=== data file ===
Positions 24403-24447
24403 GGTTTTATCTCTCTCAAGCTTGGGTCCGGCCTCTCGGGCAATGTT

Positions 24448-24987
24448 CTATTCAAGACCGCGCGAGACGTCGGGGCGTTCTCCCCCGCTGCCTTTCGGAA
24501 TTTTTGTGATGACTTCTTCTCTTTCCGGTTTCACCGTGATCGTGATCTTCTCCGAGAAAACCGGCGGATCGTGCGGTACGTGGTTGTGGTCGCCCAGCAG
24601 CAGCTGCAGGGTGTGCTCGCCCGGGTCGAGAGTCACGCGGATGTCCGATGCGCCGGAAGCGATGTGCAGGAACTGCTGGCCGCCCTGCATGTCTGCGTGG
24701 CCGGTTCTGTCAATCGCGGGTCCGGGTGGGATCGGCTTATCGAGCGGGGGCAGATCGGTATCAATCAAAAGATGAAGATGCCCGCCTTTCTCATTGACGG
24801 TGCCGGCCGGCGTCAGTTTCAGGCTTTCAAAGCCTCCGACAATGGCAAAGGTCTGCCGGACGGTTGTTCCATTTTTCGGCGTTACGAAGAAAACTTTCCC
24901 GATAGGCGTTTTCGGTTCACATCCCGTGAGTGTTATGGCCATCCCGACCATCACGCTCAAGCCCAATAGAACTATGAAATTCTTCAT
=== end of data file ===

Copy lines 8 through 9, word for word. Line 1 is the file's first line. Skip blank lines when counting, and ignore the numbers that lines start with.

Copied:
24801 TGCCGGCCGGCGTCAGTTTCAGGCTTTCAAAGCCTCCGACAATGGCAAAGGTCTGCCGGACGGTTGTTCCATTTTTCGGCGTTACGAAGAAAACTTTCCC
24901 GATAGGCGTTTTCGGTTCACATCCCGTGAGTGTTATGGCCATCCCGACCATCACGCTCAAGCCCAATAGAACTATGAAATTCTTCAT